The best way to describe the fishing right now is challenging and tricky. The longer you are on the water the better your rewards because at the moment there are not many areas where fish are stacked in big numbers. The key words here are search and explore.
The good news however is that variety is the order of the day, making up for the lack of numbers. For instance I've just come home from a trip to Metung where I caught the following species all on lure – tailor, flathead, bream, pinkie snapper, gobies, toadies, gurnard, trevally and a sole. As you can imagine I put together a nice bag of fillets from some of those fish and the next night I scored a bag of mussels and a kilo of prawns. Life's good!
First of all I've got to talk about prawns because right now it’s peak season and these tasty critters have not let us down. A lot of people are now turning into night owls and putting in the big hours even into the dark of morning chasing prawns. You can hunt for prawns in the shallows on foot or anchor up your boat closer to Lakes Entrance.
Nearly everyone is getting at least a couple of kilograms each night. Make sure you plan your trips around the new moon, as the darker the night the more you will see.
Another feature right now is the incredible number of pinkies. Most are barely 25cm but boy, are they thick! Every so often I find a school with bigger sizes of 28-32cm models. They make a nice change to the menu at my household.
The little snapper have no trouble eating small wriggle-tail plastics and any blade dropped down to them. I watched my mate Mark Ramsay pull them in on his homemade crab lures, which certainly raised my eyebrow as they were all the biggest fish landed for the day.
The best places to look for pinkies, prawns and the odd flounder over the next month will be anywhere from Kalimna to Metung and right up towards the mouth of the Tambo River.
I have also seen big numbers of garfish while prawning at night and, with a load of berley, I'm sure those of you interested could bag a big score.
Don’t be put off by the murky water at Hollands Landing because I'm hearing the odd flathead and bream are taking bait at the moment. It's still a few months away from cleaning up for any sort of lure fishing but further down into Lake Victoria is a different situation.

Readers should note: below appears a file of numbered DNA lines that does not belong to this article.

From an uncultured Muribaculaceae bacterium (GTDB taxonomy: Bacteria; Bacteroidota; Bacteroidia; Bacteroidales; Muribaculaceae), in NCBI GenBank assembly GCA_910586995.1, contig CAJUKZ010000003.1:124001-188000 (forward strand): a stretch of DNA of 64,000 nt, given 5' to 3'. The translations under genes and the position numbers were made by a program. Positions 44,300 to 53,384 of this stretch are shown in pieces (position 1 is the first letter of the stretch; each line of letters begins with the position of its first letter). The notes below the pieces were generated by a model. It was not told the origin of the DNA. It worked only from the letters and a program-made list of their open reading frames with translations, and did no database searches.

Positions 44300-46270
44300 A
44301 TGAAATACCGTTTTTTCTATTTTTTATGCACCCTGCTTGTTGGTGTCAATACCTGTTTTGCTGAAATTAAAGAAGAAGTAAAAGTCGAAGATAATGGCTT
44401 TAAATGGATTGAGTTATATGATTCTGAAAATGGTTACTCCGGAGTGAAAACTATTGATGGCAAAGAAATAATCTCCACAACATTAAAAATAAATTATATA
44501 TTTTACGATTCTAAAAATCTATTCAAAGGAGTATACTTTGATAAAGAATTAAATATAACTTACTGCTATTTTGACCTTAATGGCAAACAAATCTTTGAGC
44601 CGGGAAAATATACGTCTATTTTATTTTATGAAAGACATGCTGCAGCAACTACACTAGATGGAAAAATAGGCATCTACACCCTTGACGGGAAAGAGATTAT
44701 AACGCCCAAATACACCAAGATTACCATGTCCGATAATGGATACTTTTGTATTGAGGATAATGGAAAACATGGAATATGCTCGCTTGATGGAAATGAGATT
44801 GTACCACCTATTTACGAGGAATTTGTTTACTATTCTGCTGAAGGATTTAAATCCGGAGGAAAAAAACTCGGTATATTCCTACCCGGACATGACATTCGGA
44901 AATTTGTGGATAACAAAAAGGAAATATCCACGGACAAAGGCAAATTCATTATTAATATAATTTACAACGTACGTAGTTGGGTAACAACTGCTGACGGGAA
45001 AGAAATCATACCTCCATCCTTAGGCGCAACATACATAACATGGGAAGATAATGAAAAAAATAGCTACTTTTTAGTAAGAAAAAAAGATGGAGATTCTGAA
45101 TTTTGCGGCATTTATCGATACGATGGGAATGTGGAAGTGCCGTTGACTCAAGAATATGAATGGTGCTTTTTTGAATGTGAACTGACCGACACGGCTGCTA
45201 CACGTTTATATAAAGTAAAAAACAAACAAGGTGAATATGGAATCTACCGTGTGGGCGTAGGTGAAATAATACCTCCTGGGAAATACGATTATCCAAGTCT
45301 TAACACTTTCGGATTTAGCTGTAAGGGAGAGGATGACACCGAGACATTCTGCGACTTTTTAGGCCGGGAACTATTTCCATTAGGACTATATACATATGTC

The water is cleaner the further you head east and plenty of small flathead are in the shallows and a lot of nice bream cruising the sand flats as well. A small soft plastic will sort out both species and the prime areas right now are from Wattle Point and Loch Sport down to Raymond Island. The best time to work that area is when you get a little chop on the water and the fish are less spooky. During the middle of the day, search in much deeper water as the fish retreat to safety and often you find bigger flathead around 50cm hiding there as well.
Sight fishing for bream when the weather permits is very exciting at the moment and suspending hardbodies or bent minnows are your best options. I'm now starting to hook a lot more bream with my favourite surface lures but it's fair to say I also have to search far and wide for this action. So far I'm only tricking a handful of bream at first light on surface but I can just tell it’s only weeks away now, when the bream will really start to rise up smack surface lures all day long. If it's only half as good as the action we had last year then we are all in for a real treat. Stay tuned because as soon as the bream start smashing bent minnows, I will let you know.
No doubt a few lure anglers will be out trying their own surface techniques and they will be searching the lower Nicholson and Mitchell rivers, right along the Silt Jetties, Bancroft Bay and the upper Tambo and Mitchell rivers, which can also fire early with a surprise perch boofing down lures.
Finally, quite a few whiting are also turning up in their usual haunts but the word is they are not very big. Land-based anglers are scoring plenty of them up in the Cunningham Arm and the Hopetoun Channel proving hit and miss for those boating. It seems this year is another very quiet whiting season and those in the know believe the lack of seagrass in the estuary is to blame.Reads: 331